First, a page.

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Parties criticize redistricting plan

Local Democratic leader Frank Koziuk described the proposal as screwy. Charlie Curtis on the Republican side called those behind the plan cynical and selfish.

The proposal out of Tallahassee to take a sizable chunk of Citrus County from its state House district and replace it with western Hernando County isn't playing well locally.

Citrus political leaders from both parties are nearly unanimous in criticizing the Democratic redistricting plan unveiled last week. The plan would take Floral City and half of Inverness away from state Rep. Paul Hawkes' district and put those voters into state Rep. Chuck Smith's district.

Smith, a Brooksville Democrat elected in 1978, would lose western Hernando County, including about half of Spring Hill to Hawkes, a first-term Crystal River Republican.

The Legislature is drawing new district boundaries to try to make them roughly equal in population, based on 1990 census figures. The House Reapportionment Committee is scheduled to consider the Democratic and other redistricting proposals this week.

The Democratic plan carries the most weight, since Democrats control the Legislature. However, the plan faces numerous obstacles including demands for minority districts and, eventually, a possible challenge by the U.S. Justice Department.

Citrus politicians hope their county is patched back together somewhere along the way.

"We're not familiar with the guys in Hernando," said Koziuk, chairman of the Democratic executive committee in Citrus County. "What's going to happen is we're going to have to get familiar with (our legislator) all over again."

Curtis, the Republican state committeeman from Citrus, argued that the county should retain its own representative since its population of 95,000 is almost the right size for a district. The Legislature is trying to create House districts of 108,000 people.

"We are so very near the magical number to have a state representative that will look after the interests of this county," he said.

"I think it's regrettable that some representatives and some legislators can't resist the temptation to dive into the cookie jar and try to save all they can for themselves. I think it's cynical and selfish."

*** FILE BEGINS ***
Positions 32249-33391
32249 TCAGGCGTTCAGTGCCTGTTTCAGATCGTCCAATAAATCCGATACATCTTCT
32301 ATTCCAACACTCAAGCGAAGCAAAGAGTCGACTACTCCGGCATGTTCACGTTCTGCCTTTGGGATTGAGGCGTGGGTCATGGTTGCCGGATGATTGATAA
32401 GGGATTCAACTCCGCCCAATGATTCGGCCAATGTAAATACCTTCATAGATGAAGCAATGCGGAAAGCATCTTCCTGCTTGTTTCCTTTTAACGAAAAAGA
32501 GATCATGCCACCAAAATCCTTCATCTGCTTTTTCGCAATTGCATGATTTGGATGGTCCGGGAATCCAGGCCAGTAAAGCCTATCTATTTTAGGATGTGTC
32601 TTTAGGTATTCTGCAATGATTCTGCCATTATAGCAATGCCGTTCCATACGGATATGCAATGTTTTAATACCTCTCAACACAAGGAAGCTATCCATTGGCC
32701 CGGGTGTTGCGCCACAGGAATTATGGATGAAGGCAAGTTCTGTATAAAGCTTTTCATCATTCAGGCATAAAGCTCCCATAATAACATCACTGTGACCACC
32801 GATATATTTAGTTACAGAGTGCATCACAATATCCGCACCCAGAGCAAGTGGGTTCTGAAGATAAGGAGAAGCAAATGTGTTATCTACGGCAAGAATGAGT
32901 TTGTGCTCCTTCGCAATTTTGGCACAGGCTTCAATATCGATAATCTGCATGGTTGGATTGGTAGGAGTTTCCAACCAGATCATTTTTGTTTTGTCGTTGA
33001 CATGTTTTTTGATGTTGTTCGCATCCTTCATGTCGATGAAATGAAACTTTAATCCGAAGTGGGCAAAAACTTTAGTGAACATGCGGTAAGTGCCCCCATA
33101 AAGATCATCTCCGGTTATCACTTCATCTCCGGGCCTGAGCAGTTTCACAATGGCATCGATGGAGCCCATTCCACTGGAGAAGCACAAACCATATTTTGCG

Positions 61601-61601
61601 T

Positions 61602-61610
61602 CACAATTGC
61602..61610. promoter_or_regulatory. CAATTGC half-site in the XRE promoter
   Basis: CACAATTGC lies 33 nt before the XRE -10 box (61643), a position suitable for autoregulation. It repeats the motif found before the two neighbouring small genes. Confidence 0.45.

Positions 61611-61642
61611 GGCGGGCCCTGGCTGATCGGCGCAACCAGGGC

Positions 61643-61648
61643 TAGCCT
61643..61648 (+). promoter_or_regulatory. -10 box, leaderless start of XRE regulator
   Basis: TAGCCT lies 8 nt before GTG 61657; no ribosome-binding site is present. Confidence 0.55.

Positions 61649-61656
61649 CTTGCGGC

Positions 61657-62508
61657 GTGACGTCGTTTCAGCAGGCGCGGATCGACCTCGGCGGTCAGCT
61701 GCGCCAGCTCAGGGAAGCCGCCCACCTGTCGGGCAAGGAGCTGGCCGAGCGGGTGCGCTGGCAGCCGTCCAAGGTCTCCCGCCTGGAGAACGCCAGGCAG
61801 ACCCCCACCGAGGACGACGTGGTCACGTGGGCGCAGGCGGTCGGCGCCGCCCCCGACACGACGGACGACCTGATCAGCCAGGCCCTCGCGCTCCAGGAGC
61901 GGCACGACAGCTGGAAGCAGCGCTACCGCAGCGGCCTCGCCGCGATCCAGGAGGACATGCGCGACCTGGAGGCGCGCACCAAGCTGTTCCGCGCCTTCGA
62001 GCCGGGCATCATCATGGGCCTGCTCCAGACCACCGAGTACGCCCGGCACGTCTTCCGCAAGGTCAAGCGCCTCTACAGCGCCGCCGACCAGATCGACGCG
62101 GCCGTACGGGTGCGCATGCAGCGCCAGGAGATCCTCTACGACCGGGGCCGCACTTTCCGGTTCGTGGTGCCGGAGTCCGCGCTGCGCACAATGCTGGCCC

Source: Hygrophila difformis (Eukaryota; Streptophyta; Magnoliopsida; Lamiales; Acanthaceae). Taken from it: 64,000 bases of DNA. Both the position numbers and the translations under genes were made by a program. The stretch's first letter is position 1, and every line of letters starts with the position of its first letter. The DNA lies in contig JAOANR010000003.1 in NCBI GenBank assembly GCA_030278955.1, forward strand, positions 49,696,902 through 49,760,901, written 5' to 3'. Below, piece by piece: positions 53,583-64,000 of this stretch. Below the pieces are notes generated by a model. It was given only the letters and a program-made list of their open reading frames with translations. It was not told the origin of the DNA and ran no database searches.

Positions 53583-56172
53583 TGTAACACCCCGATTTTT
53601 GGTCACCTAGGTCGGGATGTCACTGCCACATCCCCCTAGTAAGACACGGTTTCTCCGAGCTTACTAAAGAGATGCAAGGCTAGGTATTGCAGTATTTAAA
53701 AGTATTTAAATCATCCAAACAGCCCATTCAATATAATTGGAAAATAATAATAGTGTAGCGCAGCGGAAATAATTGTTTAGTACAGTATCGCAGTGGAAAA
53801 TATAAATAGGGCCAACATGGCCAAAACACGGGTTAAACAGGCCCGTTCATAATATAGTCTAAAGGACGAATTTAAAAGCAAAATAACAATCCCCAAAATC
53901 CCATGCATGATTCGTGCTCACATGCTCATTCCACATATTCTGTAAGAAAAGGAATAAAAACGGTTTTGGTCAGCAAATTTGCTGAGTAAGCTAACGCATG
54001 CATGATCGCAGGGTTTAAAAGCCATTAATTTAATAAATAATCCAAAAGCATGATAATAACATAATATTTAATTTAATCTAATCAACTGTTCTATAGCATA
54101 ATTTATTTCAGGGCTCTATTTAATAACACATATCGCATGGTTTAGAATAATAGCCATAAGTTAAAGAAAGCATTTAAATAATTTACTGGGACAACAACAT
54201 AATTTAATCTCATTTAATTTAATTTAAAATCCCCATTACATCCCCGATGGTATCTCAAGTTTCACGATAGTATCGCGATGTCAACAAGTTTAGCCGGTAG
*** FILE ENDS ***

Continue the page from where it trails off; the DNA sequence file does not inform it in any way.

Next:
Currently, Citrus County is within Hawkes' district, except for the sparsely populated northwest corner that falls under state Rep. Alan Boyd, a Monticello Democrat.

The existing district, which with 151,000 people has to shrink to reach the 108,000 target, includes a large part of southwest Marion County. The proposed new district would lose all of Marion except for a short part of the State Road 200 corridor.

At least two Citrus County commissioners are unhappy with the proposal to split the county.

"I would rather have seen a local representative stay with this district just because it makes it easier for the local people to meet him and see him than traveling down to Brooksville," said David Langer, a Democrat from Inverness.

Homosassa Republican Gary Bartell said the proposed districts might harm efforts to overcome the split between residents of west and east Citrus County that has characterized Citrus at times.

"I could just envision some confusion if it is divided up that way, where citizens will be confused about who their representative is and who they need to put the pressure on when they want something done."

County Commissioner Chet White, an Inverness Republican, disagreed with the critics. He said his only concern is that the new districts be compact so legislators don't have to drive too far to serve their constituents.

"I don't see (dividing counties) as a problem," he said. "If you're elected to serve the people and all those folks vote for you, regardless of the two counties or whatever, that is your responsibility."

The proposal has upset some people in Hernando County, too. A group named Project P.U.S.H.(Political Unity for Spring Hill) wanted a district built around the 50,000 population base of that community.

Instead, the proposal splits Spring Hill down the middle. Project P.U.S.H. chairman Jeff Stabins, a Republican, charged that the plan attempts to create a more Democratic seat for Smith, the incumbent.

Under the plan, Smith would lose west Hernando _ an area where Republicans are gaining in strength _ to Hawkes. He also would be moving into more traditional rural, Democratic areas inland. Smith has denied gerrymandering.

The Project P.U.S.H. proposal would have created a district encompassing Spring Hill, northwest Hernando County and southwest Citrus County, including Homosassa Springs.

"We would have been perfectly happy to keep the entire Hernando County whole, but we knew it wouldn't happen because Chuck Smith couldn't be re-elected," Stabins said. "Instead, Chuck gets what he wants, Paul (Hawkes) gets apparently most of what he wants, and we get the shaft down here."